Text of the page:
I’ve been sitting on this post for really long time. I mean, not literally, that would be kind of weird. I’ve wanted to share this recipe with you in the past, but something has always held me back. One major challenge was coming up with a name. Vegetable Meat Substitute? Let’s face it, it’s not sexy. But in the end, it’s accurate, and I wanted to go with something that could easily be Googled. I didn’t think “You Won’t Believe It’s Not Meat!” would go over very well. Plus, who knows what Fabio is up to these days. Please, someone tell me you get this joke.
This recipe came about when I was developing and testing my Vegetable Bolognese. To this day, it is by far the most popular recipe on the blog, and I get comments regularly from people who have made it and loved it. They say things like this:
“It really looks like a “real” spaghetti sauce!”
“This is so awesome, I have no words! I love finding veggie versions of my favorite foods and I adore the fact that you didn’t “cheat” and use the faux meat crumbles.”
“I made this and almost cried… it was that good!!!”
“Man, I’m Italian and I’m telling you: this sauce is amazing. I don’t like the seitan/soy “meaty” sauces, but this one is sooooo good.”
and my personal favorite
“This is the fourth time I’ve made this recipe. I’ve never left a comment on anyone’s website until now. Honestly, it’s the best sauce…ever. And healthy. How often do you get healthy and delicious in one place? And it makes so much! Thank you!”
My heart is happy just reading those comments again. Anyway, the point of all that is this – the core of what makes that recipe so popular is a base of ingredients that can take the place of ground meat in almost any dish. I know, because I’ve been testing it like crazy in things like Shepherds Pie, Sloppy Joes, burritos, chili, soup, “meatballs”, veggie burgers, taquitos, and on and on and on. I still kind of can’t believe how versatile it is. And before you ask, yes, I will be sharing those recipes ASAP. But in the meantime, you can make this vegetable meat substitute yourself! It’s super easy, so let’s do this thing.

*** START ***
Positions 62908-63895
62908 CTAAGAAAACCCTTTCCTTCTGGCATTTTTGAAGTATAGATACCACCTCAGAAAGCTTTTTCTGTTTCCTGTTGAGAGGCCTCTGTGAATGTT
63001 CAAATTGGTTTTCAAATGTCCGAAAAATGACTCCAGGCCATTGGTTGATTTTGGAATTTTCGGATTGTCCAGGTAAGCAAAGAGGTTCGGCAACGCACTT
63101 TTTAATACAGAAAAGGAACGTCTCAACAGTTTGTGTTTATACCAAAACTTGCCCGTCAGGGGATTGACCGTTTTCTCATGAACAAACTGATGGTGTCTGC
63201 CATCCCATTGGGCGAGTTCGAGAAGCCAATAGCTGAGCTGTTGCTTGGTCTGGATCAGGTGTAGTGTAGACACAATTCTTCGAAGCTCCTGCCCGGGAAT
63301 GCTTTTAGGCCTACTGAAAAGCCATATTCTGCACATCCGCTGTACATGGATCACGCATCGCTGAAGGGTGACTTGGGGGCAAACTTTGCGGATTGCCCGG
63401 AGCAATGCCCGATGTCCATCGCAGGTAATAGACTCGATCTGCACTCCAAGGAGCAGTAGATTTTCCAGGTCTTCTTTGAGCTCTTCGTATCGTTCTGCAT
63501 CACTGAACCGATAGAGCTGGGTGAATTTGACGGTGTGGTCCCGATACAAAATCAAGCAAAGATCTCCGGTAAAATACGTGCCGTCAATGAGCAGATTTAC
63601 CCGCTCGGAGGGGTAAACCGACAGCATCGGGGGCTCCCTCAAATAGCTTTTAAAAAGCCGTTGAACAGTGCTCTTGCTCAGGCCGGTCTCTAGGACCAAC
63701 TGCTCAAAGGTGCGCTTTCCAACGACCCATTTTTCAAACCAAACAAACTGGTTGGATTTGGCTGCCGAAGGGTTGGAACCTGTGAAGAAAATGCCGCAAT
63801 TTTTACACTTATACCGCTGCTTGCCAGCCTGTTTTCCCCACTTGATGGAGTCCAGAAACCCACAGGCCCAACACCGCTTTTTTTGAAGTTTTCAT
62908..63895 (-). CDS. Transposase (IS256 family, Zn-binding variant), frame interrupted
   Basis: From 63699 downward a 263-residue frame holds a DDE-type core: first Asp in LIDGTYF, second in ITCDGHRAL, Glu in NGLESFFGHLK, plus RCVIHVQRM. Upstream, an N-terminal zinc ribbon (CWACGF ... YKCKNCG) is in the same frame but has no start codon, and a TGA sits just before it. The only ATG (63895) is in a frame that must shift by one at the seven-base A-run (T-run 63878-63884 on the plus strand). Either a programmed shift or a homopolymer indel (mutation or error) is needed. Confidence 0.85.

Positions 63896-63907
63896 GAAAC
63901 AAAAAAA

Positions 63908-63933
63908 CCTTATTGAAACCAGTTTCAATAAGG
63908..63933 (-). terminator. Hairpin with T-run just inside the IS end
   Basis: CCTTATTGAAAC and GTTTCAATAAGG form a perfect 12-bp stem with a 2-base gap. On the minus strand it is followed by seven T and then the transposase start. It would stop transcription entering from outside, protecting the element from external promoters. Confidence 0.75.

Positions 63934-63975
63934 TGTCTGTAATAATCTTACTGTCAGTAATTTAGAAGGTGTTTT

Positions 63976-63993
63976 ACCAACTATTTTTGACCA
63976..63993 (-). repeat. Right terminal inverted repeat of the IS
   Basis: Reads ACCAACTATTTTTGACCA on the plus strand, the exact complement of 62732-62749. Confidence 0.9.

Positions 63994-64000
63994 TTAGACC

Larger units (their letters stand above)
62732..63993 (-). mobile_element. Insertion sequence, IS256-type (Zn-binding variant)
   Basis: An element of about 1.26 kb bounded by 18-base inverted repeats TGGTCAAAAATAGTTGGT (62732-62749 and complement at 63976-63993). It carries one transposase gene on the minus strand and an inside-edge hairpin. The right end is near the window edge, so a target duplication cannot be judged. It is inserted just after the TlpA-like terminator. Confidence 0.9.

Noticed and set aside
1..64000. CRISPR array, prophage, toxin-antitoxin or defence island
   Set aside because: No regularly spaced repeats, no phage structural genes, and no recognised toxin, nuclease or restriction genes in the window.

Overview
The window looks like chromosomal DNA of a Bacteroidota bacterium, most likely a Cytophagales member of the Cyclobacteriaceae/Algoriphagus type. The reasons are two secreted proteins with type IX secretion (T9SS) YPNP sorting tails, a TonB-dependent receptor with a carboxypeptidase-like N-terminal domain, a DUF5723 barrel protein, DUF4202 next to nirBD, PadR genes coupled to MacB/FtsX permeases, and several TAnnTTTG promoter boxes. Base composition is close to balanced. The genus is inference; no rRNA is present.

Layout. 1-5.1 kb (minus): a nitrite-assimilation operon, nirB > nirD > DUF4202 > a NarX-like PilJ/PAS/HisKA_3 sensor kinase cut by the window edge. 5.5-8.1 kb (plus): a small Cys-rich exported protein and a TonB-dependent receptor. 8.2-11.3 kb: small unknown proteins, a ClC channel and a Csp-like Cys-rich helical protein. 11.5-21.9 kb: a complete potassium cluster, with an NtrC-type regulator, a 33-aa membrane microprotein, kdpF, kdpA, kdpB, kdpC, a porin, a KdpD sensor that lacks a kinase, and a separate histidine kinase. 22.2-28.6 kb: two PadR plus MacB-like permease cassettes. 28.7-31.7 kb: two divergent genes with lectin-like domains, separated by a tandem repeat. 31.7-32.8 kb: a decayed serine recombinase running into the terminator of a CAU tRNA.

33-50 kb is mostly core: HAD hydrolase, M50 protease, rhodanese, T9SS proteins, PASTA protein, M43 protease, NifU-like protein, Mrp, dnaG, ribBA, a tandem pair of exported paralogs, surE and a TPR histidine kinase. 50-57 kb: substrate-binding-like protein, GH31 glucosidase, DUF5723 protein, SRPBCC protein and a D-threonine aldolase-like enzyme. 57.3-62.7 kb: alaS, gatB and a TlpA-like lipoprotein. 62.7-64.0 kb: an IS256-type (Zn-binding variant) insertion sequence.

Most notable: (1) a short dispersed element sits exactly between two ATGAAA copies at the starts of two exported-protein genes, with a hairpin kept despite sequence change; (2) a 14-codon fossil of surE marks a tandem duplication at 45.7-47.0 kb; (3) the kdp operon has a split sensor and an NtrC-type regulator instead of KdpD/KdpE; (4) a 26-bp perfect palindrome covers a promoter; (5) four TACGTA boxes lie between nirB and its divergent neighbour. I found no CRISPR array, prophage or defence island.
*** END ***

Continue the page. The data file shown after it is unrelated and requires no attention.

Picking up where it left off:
First, gather your ingredients. Cauliflower (my obsession), carrots, walnuts, sun dried tomatoes, mushrooms, onion, and garlic.
Next, cut the cauliflower, onion, and carrots into large chunks, then shred them with a food processor along with the mushrooms and garlic. Depending on how big of a cauliflower you have, you may need to do this in two batches.
Add the shredded vegetables to your largest skillet over medium-high heat, and start to let them cook, stirring often to let the moisture evaporate. While that’s happening, wipe out the food processor and add the walnuts and sun dried tomatoes and process with the S-blade until a fine, crumbly meal forms.
Add the walnuts and sun dried tomato mixture to the skillet, and cook for about one minute. That’s it! You’re done. You should now have about 6 cups of the vegetable meat substitute to use in place of ground meat.
Cost Comparison – Vegetable Meat Substitute vs. Ground Beef
You might be wondering if it costs more to make this than to use ground beef. The answer is no, but it is about the same. To buy the ingredients for this recipe will cost about $10 on average, and the recipe yields about 6 cups. 1 pound of ground beef yields 1 1/2 – 2 cups after cooking, and the average price per pound is around $3.50, so you’re looking at about $10 to get the same amount of food. Except one is less than 100 calories per cup. I’ll let you figure out which one that is.
I sure hope you’ll give this recipe a try and let me know what you think! I’m hoping for a bunch of great stories of tricking carnivores into eating cauliflower. 🙂 Don’t forget to share a pic of your creations on Instagram with the tag #eatwithinyourmeans! It gives me the happies.
P.S. I have a really fun idea that uses this recipe, and I can’t wait to tell you more about it. Don’t forget to sign up for my newsletter Eat-Mail, so that you can get the inside scoop!
- 1 head cauliflower broken into large florets
- 8 oz . crimini mushrooms
- 2 carrots peeled and chopped into fourths
- 1 medium yellow onion quartered
- 2-3 cloves garlic peeled
- 1/4 cup sun dried tomatoes
- 1 cup raw walnuts
Using the shredding attachment on a food processor, shred the cauliflower, mushrooms, carrots, onions and garlic. If you don't have a shredding attachment, pulse small amounts at a time using the S-blade until finely chopped but not pureed.
In a large nonstick skillet, cook the shredded vegetables over medium-high heat until the moisture has evaporated and the vegetables are cooked, about 6 minutes.
While the vegetables are cooking, process the walnuts and sun dried tomatoes in the food processor until a fine meal forms, but be careful not to go so far as to make walnut butter.
Add the walnut and sun dried tomato mixture into the skillet, and mix with the vegetables, cooking for 1 minute.
Use in place of ground meat with the ratio of 2 cups of vegetable meat substitute for 1 pound of ground meat. This recipe is wonderful in a Vegetable Bolognese.